Natalie Ganpatsingh is a director of the social enterprise, Nature Nurture, and a Trustee at the Network of Wellbeing. In the second edition of our series talking to people in the world of wellbeing, Natalie tells us about her journey from philosophy student to artist, to running an organisation which connects young  people and adults with nature.

A way into wellbeing

I started out studying philosophy and social anthropology at university which I really enjoyed. While along the way, I made friends with theatre makers and creatives and gained experience as a theatre designer, muralist and illustrator.

When I left university, I gained a place as an Expedition Artist in Belize with Raleigh International, running workshops, painting murals and working with indigenous communities. When I got back to the UK, I built up my own company which combined art, theatre and design.

Twelve years ago, I decided that a change was needed. My heart was in tackling inequality and issues in the environment and when I ran into an old friend, I had the opportunity to look at where I wanted to go next. I spent a week training as a Forest School leader in the Lake District, which served as a catalyst for realising how important and impactful it is to be immersed in nature. It was then that I decided I wanted to set up a not-for-profit organisation.

Nurture Nature
Growing up, I always had the chance to get out and be in nature, but I realised that nowadays childhood is often indoors and sedentary. It was then that I knew I wanted to create something that enabled kids to be active in nature. To me, this is the key to wellbeing and where the idea for Nurture Nature came from.

I began writing funding proposals, mapping Reading – where I live and Nurture Nature is based –, visiting green spaces and studying indices of deprivation. I wanted to know which demographics have the least access to nature so that we could aim to support those communities.

We began our work in schools and communities and in more recent years we’ve been supporting adult mental health and wellbeing with initiatives such as Walking for Wellbeing, providing a stepping-stone back into everyday life.

I had my own experiences of a serious mental breakdown in my early 20s to draw on. The rug was taken from beneath my feet, and I had the chance to rebuild myself as a young adult. I had to learn what was going to make me well. Nature Nurture now runs green social prescribing programmes that support mental health, so it feels like I have come full circle.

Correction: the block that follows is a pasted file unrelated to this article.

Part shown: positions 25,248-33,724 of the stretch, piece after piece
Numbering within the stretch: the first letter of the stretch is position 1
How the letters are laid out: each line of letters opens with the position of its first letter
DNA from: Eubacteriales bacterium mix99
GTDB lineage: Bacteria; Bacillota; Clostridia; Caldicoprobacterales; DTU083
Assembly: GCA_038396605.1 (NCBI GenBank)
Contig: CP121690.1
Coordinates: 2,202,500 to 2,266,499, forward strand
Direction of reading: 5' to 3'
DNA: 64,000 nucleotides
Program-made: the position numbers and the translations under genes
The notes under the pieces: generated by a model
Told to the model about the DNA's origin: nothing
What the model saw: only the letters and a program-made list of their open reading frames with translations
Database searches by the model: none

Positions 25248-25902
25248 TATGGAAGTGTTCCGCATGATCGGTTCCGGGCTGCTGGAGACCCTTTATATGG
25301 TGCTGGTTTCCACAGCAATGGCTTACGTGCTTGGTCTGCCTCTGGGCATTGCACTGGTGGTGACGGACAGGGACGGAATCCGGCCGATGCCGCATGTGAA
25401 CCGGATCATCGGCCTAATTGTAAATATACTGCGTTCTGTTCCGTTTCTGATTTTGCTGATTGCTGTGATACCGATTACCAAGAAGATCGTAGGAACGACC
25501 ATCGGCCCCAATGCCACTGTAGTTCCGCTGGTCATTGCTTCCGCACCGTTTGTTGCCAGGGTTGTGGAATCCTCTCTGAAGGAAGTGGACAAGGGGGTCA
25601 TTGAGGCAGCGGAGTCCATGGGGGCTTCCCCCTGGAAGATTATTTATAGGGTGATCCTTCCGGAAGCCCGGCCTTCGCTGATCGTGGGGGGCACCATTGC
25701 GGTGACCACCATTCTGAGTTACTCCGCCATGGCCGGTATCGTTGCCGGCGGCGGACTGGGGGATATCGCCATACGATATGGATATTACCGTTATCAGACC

Free nature
Studying Natural England data, focussed on which communities experience the least nature connection, made it clear that everything we do must be free. To me, a relationship with nature should be non-transactional. If we think of green spaces as our ‘shared garden’, we’re more likely to spend time in them and look after them.

A wellbeing awakening
In 2019 I went to Building Wellbeing Together and met the Network of Wellbeing’s Director, Roger, for the first time. I heard Satish Kumar speak and was overwhelmed. I experienced an awakening of the connection between personal and community wellbeing and wellbeing of the wider world. It came home to me in a really deep way that when we nurture our own wellbeing we can nurture it in others, and this can be deeply transformational. I’ve also started exploring metaphors in nature to support our wellbeing.

A powerful movement
To me, wellbeing brings together everything that is important. I’m so passionate about this movement and want to help give more traction to it nationally and internationally. It’s this driving force that propelled me to say yes (after initially saying no!) to NOW when they invited me to become a Trustee. I’m also a Trustee of the Berkshire, Buckinghamshire and Oxfordshire Wildlife Trust and the motivation behind both roles is the desire to play a part in the nationwide movement of nature restoration and wellbeing.

Lead with hope
Some people think that promoting wellbeing is a denial about the terrible things happening in the world. I acknowledge all these crises but within this context it’s recognising, which Satish and Chris Johnstone explain really well, that despite the adversity we all have the power to sow the seeds of hope and bring about positive change.

I hope that, as the wellbeing movement grows, there will be a shift in healthcare where we engage with the natural environment as a means to support health and wellbeing and reciprocate by looking after our parks, woodlands, waterways and oceans. I’d like to see people from all walks of life accessing the nature on their doorstep. The more we recognise that our wellbeing is intertwined with each other and our planet, the better.

Find out more about Nurture Nature here.